Robert Aldrich now contends that the inaccuracies in the return required suppression of the items seized in the search of the Cadillac. [Note 3] General Laws c. 276, Section 3A, as appearing in St. 1964, c. 557, Section 5, provides (so far as here relevant): "Every officer to whom a warrant to search is issued as soon as it has been served and in any event not later than seven days from the date of issuance thereof, with a return of his doings thereon . . . ." Under this section the officer who serves the warrant may (and ordinarily should) make the return. Commonwealth v. Ness, 355 Mass. 257 , 259 (1969). "The `overwhelming weight of authority,' however, is to the effect that required warrant return procedures are ministerial, and failure to comply therewith is not ground for voiding an otherwise valid search" (emphasis supplied). Commonwealth v. Cromer, 365 Mass. 519 , 521 n.3 (1974). See Cady v. Dombrowski, 413 U.S. 433, 449 (1973); United States v. Dudek, 530 F.2d 684, 686-691 (6th Cir. 1976); United States v. Dauphinee, 538 F.2d 1, 2-3 (1st Cir. 1976). In the present case, the warrant was executed within much less than twenty-four hours of its issuance, and Aldrich has made no demonstration of any prejudice to him in any way caused by the seasonable return (see the Cromer case at 525), which, of course, took place after the search had
been made. The return thus had (and could have had) no effect upon what articles in fact had been found in this Cadillac or upon Aldrich's ability to argue that the search was without probable cause.
The actions of Detective Kiley and the Newton police department with respect to the return on the search warrant were improper and at least seriously careless. An officer of the department who actually had been present at the search should have made the return, or Detective Kiley should have changed appropriately the printed form of return (see note 2, supra) on the back of the search warrant to disclose that it was made by him on the basis of reliable hearsay reports to him by other officers and prompt inspection by him of the seized articles. The inventory filed (not shown in this case to have been incomplete) constitutes an important purpose of any return. See Commonwealth v. Ierardi, 17 Mass. App. Ct. 297 , 302 (1983), in which the trial judge's exclusion from evidence of items, taken in a search of a vehicle but omitted from the inventory in the return, was affirmed, but the denial of a motion to suppress items listed in the return was also affirmed. See also 2 LaFave, Search and Seizure Section 4.12, especially at 187 (1978 & Supp. 1986); Smith, Criminal Practice and Procedure Sections 236-237 (1983 & Supp. 1986).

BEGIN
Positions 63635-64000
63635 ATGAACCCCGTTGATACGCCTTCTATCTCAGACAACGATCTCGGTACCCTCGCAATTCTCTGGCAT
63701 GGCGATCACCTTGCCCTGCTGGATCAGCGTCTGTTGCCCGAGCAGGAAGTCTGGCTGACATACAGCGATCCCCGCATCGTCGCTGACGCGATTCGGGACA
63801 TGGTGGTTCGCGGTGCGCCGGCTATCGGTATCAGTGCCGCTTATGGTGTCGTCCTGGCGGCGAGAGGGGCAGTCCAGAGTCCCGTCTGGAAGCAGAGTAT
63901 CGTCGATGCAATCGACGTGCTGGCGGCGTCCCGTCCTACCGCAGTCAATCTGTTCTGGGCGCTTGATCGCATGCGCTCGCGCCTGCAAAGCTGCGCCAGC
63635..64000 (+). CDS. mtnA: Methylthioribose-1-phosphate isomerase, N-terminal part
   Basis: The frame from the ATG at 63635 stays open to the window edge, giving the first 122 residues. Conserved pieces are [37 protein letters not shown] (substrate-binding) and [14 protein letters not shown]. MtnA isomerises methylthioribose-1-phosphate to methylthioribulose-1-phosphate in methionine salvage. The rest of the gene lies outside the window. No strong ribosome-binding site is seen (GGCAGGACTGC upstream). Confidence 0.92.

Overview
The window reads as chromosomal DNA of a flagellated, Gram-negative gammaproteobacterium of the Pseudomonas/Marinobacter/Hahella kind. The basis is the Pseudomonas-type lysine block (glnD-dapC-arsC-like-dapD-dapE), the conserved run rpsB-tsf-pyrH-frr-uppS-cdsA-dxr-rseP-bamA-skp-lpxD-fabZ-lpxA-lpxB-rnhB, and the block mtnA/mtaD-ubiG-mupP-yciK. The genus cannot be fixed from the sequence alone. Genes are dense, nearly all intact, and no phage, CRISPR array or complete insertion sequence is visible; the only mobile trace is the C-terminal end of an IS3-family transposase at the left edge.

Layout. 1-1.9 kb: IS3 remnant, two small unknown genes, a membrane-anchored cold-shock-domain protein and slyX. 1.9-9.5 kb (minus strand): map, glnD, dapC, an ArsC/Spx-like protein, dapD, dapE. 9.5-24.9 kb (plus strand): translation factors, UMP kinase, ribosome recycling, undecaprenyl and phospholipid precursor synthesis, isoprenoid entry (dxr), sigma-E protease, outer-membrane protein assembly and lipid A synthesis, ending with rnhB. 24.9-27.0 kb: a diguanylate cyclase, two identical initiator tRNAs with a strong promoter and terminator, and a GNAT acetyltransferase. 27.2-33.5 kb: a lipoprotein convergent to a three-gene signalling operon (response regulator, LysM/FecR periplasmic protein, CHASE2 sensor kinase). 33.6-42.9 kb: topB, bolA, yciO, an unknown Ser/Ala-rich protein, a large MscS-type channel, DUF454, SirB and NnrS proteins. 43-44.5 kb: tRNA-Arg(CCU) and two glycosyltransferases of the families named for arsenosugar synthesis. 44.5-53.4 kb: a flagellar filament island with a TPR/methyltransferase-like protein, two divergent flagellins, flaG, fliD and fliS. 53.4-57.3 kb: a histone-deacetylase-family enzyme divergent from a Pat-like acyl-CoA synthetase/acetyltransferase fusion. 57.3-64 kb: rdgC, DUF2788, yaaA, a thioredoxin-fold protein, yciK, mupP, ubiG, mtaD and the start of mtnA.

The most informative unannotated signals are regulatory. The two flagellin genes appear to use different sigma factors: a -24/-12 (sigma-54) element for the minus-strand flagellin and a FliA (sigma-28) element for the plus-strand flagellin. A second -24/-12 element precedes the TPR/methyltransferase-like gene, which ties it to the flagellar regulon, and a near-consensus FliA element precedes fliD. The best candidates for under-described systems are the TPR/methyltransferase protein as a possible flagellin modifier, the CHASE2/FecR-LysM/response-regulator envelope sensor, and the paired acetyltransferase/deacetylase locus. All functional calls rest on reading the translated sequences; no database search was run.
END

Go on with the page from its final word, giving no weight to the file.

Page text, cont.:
We perceive in c. 276, Section 3A, no legislative requirement that, in the circumstances of this case, seized items must be excluded from evidence, where there is no showing that the search was conducted improperly or that the inventory was inaccurate, and the alleged impropriety is essentially that the wrong officer signed the return (or that the officer who signed the return should have modified it). Application of an exclusionary rule has been found "to be inherent in the purpose of . . . [some] statute[s] which" the Commonwealth may have violated, but "only in statutes closely associated with constitutional rights . . . grounded in fundamental fairness." Commonwealth v. Lyons, 397 Mass. 644 , 647 (1986). Any requirement in Section 3A of an accurate return "is not closely affiliated with any constitutional guarantee" (id. at 648) and can have no practical effect upon a warrant issued on an affidavit clearly
establishing probable cause. See the situation considered in Commonwealth v. Lyons, 397 Mass. at 646-648. That case cites Commonwealth v. Upton, 394 Mass. 363 , 366-369 (1985), as an example of a case where an exclusionary rule was implicit in the purpose of a statute.